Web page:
The impeller started life as a 125mm diameter by 300mm piece of Aluminum 7075-T6. I bought a stick of this long enough to make the front cover, crankcase, rear seal plate, air guide, impeller, and a few fixtures. The diameter was needed to accommodate the crankcase so I did end up wasting a little material on the other parts.
I’ve changed up the design on the rear crank by adding a stack of 0.001″ shims on both sides of the impeller. These will allow me to adjust the impeller-air guide clearance as well as the center-to-center distance of the distributor miter gears.
The rear crankshaft has been lengthened and a locknut added to hold both the impeller and distributor gear in place.
I laid out the profile of the impeller in 043 Profile Drawing, and created a profile Excel spreadsheet to help me turn this on my manual lathe. I’m using a Korloy MGIUR4025-3 toolholder with a MGMN300-M insert to cut the profile.
The plans call for a single drive-pin hole on the back, but I added a second to maintain balance on the impeller. Since I had some 1/16″ dowel pins, that is the size I made these holes. The only time they are used is with the special tool to machine the impeller blades (or in my case to machine the front side of the impeller as well).
With the back of the impeller finished, it can be mounted on the special tool to machine the front of the impeller. Besides the drive pin diameter change, I also changed the draw bolt from 1/4″-28 to a slightly smaller M4 since I was going in a 0.251″ reamed hole and I didn’t want to risk messing it up.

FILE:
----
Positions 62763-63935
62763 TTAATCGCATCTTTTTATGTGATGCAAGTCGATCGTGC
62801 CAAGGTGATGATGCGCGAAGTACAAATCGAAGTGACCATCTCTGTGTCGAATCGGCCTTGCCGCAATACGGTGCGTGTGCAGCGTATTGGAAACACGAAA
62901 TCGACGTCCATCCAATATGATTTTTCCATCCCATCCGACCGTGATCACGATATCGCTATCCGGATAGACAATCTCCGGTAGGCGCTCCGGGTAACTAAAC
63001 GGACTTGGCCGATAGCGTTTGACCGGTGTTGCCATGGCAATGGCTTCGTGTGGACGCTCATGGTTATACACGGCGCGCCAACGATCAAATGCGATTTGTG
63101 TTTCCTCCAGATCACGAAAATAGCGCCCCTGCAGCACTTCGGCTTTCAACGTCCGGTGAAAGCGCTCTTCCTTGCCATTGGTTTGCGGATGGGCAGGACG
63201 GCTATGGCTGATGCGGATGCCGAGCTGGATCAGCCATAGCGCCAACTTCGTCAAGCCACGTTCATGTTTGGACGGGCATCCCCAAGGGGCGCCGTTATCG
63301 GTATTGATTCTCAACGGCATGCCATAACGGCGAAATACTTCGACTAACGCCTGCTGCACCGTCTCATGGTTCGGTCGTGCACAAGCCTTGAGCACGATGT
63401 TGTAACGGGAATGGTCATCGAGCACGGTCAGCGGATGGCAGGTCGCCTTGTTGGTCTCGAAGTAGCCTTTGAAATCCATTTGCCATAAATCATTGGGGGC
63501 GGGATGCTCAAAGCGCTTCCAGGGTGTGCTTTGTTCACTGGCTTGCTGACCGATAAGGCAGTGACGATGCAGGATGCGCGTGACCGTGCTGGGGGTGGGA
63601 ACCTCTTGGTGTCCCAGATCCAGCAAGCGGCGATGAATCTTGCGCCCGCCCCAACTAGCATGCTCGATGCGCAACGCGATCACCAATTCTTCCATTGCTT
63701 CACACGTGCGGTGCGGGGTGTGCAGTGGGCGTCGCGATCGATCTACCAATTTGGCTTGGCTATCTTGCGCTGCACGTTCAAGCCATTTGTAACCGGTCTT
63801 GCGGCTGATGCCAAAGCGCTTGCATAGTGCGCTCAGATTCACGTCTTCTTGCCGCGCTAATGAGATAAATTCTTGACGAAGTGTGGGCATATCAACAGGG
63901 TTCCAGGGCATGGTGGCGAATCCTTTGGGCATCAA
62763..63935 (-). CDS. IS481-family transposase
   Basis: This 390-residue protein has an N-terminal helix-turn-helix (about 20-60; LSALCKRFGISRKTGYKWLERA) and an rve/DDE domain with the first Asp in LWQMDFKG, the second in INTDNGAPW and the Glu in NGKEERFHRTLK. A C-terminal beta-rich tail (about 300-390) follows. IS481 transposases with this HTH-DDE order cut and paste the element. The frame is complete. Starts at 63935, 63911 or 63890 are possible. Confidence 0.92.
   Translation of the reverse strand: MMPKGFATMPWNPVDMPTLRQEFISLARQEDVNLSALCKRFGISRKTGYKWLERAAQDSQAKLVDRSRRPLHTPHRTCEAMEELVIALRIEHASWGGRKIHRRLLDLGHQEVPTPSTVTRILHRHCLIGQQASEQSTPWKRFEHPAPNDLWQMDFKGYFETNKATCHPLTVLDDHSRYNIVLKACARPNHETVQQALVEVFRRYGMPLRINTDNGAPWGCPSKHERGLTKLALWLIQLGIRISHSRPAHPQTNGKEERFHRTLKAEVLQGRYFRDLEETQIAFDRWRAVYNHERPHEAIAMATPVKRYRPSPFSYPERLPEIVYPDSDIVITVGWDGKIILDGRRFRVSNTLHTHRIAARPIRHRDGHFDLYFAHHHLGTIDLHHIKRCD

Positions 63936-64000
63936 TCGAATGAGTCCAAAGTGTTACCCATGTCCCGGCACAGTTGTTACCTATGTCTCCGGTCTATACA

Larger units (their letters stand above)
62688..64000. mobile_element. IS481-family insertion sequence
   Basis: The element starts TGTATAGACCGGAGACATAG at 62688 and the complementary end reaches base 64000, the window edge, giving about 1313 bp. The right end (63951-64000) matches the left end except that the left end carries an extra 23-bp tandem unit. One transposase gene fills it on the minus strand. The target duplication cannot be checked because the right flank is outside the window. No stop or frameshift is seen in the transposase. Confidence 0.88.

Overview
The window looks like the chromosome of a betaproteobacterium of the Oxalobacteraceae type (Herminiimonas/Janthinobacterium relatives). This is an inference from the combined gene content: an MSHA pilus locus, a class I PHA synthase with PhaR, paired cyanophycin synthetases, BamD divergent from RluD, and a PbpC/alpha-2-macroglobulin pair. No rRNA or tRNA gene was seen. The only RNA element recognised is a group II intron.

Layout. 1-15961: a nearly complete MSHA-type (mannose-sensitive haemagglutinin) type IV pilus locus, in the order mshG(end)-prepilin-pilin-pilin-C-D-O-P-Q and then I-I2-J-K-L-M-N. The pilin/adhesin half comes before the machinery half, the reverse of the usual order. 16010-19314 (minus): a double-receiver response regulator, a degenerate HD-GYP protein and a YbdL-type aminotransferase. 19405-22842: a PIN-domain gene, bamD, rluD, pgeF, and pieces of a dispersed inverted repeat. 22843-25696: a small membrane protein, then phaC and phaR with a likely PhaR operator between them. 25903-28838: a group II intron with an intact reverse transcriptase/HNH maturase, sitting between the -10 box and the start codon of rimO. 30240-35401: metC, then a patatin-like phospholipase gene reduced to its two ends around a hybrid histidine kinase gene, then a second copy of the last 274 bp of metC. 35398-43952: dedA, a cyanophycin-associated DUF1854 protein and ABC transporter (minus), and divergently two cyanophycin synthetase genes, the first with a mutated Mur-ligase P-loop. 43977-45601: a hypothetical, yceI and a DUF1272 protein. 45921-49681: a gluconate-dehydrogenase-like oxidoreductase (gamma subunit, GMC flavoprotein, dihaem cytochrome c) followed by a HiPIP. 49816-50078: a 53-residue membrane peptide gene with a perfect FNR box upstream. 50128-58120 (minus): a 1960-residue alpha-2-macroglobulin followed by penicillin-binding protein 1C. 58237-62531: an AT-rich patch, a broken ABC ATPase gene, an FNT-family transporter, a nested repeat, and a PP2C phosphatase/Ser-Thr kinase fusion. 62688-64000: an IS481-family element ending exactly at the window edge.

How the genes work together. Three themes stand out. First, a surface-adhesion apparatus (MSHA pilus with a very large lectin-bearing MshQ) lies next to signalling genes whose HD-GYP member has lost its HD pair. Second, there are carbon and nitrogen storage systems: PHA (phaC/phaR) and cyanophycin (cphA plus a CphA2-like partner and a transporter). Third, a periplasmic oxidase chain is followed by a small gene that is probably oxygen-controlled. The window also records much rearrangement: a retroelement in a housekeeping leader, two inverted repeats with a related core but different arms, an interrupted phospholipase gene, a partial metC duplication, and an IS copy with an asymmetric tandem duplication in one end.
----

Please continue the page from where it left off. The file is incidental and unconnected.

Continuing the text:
To prepare for machining the front of the impeller, I’m indicating in the finished O.D.
The MGIUR toolholder mounts the insert at 45° to the shank. To clear the impeller angle I needed to set the insert at 20° to the impeller. Since this angle was just for clearance and was not critical, the easiest thing to do was to use an angle gauge to set the toolpost rotation.
Following the X & Y coordinate data from the profile Excel spreadsheet , the impeller contour is generated. I had to make a some room on the M4 socket head cap screw to clear the toolholder. This leaves a scallop height of 0.0014″.
I ground the end of a file to use as a scraper to remove the scallops. This was followed with wet-or-dry paper in successively finer grits from 320 to 3000 grit, and then a final polish with some 3µ diamond paste on a tissue. It took less than 10 minutes to get to this finish after profiling and that includes grinding the file.
- machine blades
- add counterbore for distributor miter gear
- add drive pin slot and retention ring groove
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All material, including the CAD drawings, relating to the construction of the Hodgson Radial presented on this site is free to use any way you see fit. However, no guarantees are made regarding the accuracy or correctness of the material presented here.
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(CAD drawings are in AutoCAD 2010 Format)